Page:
Tweak3D - Your Freakin' Tweakin' Source!
Tweaking Your PC: Getting the Last Mile Out of Your Hardware Part 2 of 4 (Page 4/4)

Posted: September 23, 1999
Written by: Keith "Farrel" McClellan

Originally Printed in PC Gamer's Ultimate Hardware Bible, an Imagine Media Publication. All rights reserved. Reprinted with Permission.

The System Applet

If TweakUI is the king of OS optimization, then the System applet is definitely the queen - it hides the true power of the operating system within its grasp. This power comes with a price, however. Some mistakes, particularly when dealing with the Device Manager, can render a computer useless. At the very least, before continuing, go to the Hardware Profiles tab and backup your configuration. If your hard drive is more than two years old, you should back up the contents of your entire hard drive because these tweaks are particularly dangerous for you, as they might corrupt data on some older hard disks that do not support direct memory access.

Under the Device Manager tab you should see a list of headings for all the different types of components that are in your computer (CD-ROM, Hard Disk Controllers, etc.). In the CD-ROM section, double click on the icon representing your CD-ROM drive. Go to the settings tab and enable the following items to speed up your CD-ROM drive:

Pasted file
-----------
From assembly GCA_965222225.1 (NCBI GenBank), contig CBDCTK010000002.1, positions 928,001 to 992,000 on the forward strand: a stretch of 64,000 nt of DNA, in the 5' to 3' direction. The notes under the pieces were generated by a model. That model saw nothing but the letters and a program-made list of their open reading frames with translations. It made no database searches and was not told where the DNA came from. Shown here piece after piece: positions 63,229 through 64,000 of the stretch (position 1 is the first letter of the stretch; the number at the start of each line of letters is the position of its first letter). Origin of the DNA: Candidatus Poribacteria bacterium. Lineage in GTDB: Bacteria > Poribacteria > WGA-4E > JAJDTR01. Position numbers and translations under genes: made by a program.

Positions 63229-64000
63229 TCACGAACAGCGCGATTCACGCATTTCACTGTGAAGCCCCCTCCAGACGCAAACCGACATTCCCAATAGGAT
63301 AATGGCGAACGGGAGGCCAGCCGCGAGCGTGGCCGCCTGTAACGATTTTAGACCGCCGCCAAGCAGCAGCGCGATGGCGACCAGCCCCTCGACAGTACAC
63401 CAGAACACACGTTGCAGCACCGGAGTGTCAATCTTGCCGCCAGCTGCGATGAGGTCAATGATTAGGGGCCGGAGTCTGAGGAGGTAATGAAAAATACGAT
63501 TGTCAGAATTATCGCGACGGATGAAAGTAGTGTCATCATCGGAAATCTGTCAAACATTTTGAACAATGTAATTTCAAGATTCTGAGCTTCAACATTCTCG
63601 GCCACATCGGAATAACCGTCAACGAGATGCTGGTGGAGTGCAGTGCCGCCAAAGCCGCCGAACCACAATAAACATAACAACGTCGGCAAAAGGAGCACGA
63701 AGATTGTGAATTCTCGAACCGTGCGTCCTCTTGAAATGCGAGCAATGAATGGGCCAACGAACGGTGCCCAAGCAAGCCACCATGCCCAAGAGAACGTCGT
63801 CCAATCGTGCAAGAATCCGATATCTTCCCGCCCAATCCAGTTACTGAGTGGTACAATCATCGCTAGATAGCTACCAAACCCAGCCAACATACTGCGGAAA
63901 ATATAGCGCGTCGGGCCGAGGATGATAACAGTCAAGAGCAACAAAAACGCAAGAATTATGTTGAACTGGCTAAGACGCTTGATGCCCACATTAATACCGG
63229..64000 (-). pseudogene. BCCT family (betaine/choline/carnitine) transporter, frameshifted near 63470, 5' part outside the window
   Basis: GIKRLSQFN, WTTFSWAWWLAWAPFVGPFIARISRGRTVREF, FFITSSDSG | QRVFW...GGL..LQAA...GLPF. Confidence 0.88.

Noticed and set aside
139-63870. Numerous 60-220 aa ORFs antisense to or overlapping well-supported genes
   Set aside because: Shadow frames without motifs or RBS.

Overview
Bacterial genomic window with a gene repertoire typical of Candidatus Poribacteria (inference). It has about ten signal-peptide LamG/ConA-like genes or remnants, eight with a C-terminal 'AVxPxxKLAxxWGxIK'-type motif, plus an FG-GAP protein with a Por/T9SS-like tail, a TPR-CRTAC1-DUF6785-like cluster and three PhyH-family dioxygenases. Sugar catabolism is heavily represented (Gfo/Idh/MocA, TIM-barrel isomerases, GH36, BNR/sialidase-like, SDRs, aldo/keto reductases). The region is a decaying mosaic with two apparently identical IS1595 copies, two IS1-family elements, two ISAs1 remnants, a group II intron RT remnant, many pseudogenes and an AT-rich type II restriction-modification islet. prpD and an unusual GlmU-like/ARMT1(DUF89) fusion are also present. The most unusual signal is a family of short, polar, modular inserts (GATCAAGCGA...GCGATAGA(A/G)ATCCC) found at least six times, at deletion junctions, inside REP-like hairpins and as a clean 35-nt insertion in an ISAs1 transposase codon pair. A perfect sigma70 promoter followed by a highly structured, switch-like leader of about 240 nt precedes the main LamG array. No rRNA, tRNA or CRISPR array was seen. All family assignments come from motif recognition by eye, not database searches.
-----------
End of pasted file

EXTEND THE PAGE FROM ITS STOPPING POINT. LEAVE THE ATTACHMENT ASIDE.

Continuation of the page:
1). Disconnect
2). Sync Data Transfer
3). Auto-Insert Notification
4). DMA

If your hard drive is more than two years old, back up the entire drive before proceeding. Under Disk Drives, select the icon representing your hard drive (It will have either IDE or SCSI in the title) and enable DMA.

In the Ports section, double click on both of the COM ports and set theses settings to speed them up:

1). Bits per second: 115200 or 921600
2). Data bits: 8
3). Parity: None
4). Stop bits: 1
5). Flow Control: Hardware

Also, click on the Advanced button and make sure the FIFO buffers are enabled and both the receive and transmit buffers are set to high. If you have a problem connecting to your ISP afterwards, try lowering these settings to correct the problem. Next click on the Performance tab. Click on the File System tab and set the Typical role of this computer to Network server, and put the read-ahead optimization to full. Next go to the Floppy Disk tab and disable Search for new Floppy Drives on startup. This will increase boot speed. Under the CD-ROM tab, set the Supplemental Cache size to large and optimize the access pattern for quad-speed or higher. This will speed up your CD-ROM drive substantially. Under the Removable Disk tab, enable write-behind caching, this will speed up your floppy drive and any other removable drive you own (Zip Disk, Superdisk, etc.). Under the Graphics button, make sure Hardware acceleration is set to full. This can dramatically increase 3D performance in D3D and OpenGL games.


This is the end of part 2 of my PC Gamer article. Check back in a few days for the next installment.

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